Wednesday, November 10, 2010

Midweek Kitchen Recommendations 4: Cooking/Baking with Kids

My one regret about my schooling? Although it's something I had virtually no control over? I wish there had been a food science class when I was in high school. The Home Economics classes I took hardly even involved anything that a person could call "cooking", let alone anything that would be considered "science". In an ideal world--the one where we're independently wealthy and I don't have to work in order to provide my family with health insurance...I spend my time getting food science classes into the junior high schools and high schools in our area. I just think there's no better way to get kids interested in science. In math. In environmentalism. In real food. In health. In life, for heaven's sake. Food is life.

I am doing what I can by trying to involve my own kids in the cooking we do at home. Prima is especially interested in baking, so for her 11th birthday we gave her her own cooking tools and a couple of cookbooks. From this series. She loves these cookbooks. She has been checking them out of the school library one by one for the past couple of months. And I love them for her. The recipes are written in a way that almost everything can be done by a child over the age of 10. Usually all a parent needs to do is help with getting things in and out of the oven and supervising the use of an electric mixer, if it's called for. The books also give historical context for the recipes. For example, in the Molly cookbook (Molly is a girl from the 1940's), there's a sidebar about food rationing and one about the use of margarine vs butter at the time. And more. That's just what I noticed on a brief glance through the book. And she has already done her first "by herself" cooking project: Ginger Cookies. She had a great time. I think it gave her a sense of independence and accomplishment. And bonus: they're delicious!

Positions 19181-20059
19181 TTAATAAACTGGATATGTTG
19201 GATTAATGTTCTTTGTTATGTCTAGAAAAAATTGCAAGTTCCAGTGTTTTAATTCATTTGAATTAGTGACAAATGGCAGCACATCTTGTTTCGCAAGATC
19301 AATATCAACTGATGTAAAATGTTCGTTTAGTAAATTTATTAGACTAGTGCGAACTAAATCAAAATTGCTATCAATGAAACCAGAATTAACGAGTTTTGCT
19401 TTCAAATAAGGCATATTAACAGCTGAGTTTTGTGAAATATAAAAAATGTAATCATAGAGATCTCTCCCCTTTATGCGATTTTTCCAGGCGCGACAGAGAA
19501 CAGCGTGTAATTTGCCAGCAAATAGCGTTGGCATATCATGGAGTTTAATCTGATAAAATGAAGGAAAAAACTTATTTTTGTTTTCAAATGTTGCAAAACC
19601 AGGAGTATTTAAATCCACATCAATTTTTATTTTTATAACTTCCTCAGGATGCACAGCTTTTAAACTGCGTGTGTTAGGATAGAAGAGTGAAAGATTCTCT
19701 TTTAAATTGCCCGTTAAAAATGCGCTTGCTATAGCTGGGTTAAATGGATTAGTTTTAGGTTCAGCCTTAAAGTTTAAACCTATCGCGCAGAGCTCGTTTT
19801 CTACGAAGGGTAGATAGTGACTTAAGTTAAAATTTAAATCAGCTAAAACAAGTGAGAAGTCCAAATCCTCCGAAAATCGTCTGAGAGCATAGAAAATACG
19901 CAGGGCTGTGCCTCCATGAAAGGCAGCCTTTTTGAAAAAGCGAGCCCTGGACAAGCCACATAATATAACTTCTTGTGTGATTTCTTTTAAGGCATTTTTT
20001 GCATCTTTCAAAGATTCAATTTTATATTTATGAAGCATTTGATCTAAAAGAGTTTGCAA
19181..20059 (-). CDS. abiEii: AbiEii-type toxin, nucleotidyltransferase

I have vivid sensory memories of cooking with The Pie Queen, especially around the holidays. I hope my kids find as much joy and comfort in our traditional home-cooked foods as I have my whole life. But, I also hope that cooking with my kids will eventually help my words of advice to sink in: that math is useful in everyday life; that science is fascinating; and that food cooked at home is infinitely more delicious than food at a restaurant (especially one of the fast-food variety).

1 comment:

Summer said...

Allyson loves those cookbooks too! In fact last Thanksgiving we made the entire menu from Samantha's dinner section. So much fun!